COLUMBIA — Two Medicare Boot Camp sessions aimed at providing information to new Medicare beneficiaries and their caregivers will be held Thursday at the Community Room of the Boone Electric Cooperative.
The purpose of the two-hour workshops is to provide information people need to make decisions about their medical coverage, Kay Barbee, a Medicare outreach consultant with the Central Missouri Agency on Aging, said.
Date: Dec. 15
Time: 1:30-3:30 p.m. or 5:30-7:30 p.m.
Location: Boone Electric Cooperative - Community Room
To register contact Kay Barbee at 573-424-7632
During each session, Barbee will help differentiate between the various options, plans and programs available through Medicare. She'll also address questions or concerns people may have about their coverage.
"I know we get at least two calls a week from someone saying 'I'm going on Medicare. What’s it all about?'" she said. "There’s a huge need for information."
Barbee stressed that there is no "one size fits all" solution to the Medicare puzzle. Everyone's situation and decision process is different. For this reason, she likes to keep the size of the workshops between 10 and 25 people, so that there’s plenty of opportunities for interaction, she said.
As a certified State Health Insurance Assistance Program counselor, she also offers unbiased counseling to participants who want to discuss their options one-on-one, she said. She bases her counsel on what she calls the "four c's": "cost, convenience, coverage and customer service."
"All of those play a role in you getting the maximum out of your benefits,” Barbee said. "We want to catch people so they know all their options and make a choice that is in their best interest for their situation."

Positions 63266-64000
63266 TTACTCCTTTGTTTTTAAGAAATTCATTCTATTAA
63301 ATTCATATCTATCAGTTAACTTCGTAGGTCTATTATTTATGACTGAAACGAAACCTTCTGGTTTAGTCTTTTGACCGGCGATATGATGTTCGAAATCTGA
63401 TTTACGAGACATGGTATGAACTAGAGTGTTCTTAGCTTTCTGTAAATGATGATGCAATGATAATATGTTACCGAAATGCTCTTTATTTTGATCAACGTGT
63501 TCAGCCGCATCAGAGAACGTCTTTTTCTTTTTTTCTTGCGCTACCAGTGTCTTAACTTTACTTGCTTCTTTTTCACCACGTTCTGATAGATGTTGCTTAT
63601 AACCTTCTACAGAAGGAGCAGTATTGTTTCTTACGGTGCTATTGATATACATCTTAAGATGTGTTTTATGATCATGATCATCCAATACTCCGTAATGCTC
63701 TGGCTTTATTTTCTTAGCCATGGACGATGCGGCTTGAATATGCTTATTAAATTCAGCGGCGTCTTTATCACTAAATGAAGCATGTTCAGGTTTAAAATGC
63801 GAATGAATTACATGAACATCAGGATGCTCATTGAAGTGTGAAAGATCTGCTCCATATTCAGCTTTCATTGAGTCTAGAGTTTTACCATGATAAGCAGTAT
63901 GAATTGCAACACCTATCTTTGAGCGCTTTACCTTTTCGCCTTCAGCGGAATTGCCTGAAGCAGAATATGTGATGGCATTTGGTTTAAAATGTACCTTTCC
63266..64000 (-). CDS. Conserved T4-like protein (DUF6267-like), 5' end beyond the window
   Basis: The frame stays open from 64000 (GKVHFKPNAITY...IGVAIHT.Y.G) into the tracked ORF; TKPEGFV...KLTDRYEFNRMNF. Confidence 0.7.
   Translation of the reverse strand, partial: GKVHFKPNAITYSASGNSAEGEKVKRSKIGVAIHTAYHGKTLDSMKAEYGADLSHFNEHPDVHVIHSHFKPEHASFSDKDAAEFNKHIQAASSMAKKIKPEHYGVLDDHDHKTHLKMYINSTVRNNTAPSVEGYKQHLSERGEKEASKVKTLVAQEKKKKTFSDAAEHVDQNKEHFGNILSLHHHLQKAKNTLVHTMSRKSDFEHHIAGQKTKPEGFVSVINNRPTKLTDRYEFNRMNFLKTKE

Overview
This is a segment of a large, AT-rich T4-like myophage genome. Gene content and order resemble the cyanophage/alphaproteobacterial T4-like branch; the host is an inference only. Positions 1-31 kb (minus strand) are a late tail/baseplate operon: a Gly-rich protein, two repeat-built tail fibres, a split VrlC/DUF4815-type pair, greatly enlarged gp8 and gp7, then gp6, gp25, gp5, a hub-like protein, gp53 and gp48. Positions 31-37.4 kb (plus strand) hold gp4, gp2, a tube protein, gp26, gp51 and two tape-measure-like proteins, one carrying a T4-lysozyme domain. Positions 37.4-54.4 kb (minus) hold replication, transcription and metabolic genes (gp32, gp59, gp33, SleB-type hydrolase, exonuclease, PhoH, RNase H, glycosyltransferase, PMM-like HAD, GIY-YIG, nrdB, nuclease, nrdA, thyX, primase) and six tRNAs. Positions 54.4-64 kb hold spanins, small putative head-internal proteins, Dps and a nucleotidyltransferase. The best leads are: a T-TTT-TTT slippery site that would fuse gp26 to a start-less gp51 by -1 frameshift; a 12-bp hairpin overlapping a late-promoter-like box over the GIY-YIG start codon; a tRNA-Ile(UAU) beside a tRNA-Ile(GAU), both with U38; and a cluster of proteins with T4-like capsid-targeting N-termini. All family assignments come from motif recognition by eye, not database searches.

Loretta Sanders said having information and knowing what options are available were the greatest benefits of attending a mini boot camp held in her mother's home in October. Her mother invited Barbee to speak to a group of fellow retirees after finding out that the company she had worked for was changing the medical coverage that she'd had for over 50 years.
"I noticed the fear," Sanders said. "A lot of them had had the same medical coverage for 50 or 60 years. They didn’t know how many options they had or what they were."
The mini boot camp cleared up a lot of the confusion and prepared them for the conversations they had to have with the company's representatives regarding their future medical needs, she said.
Barbee plans to conduct three more boot camps in Columbia next year, in addition to traveling around the 19 counties that the Agency on Aging serves, she said. She wants to get the word out about the services they provide, as well as make sure that the people who need the information and guidance have it.
"It's very critical to know about this stuff before you need it," she said.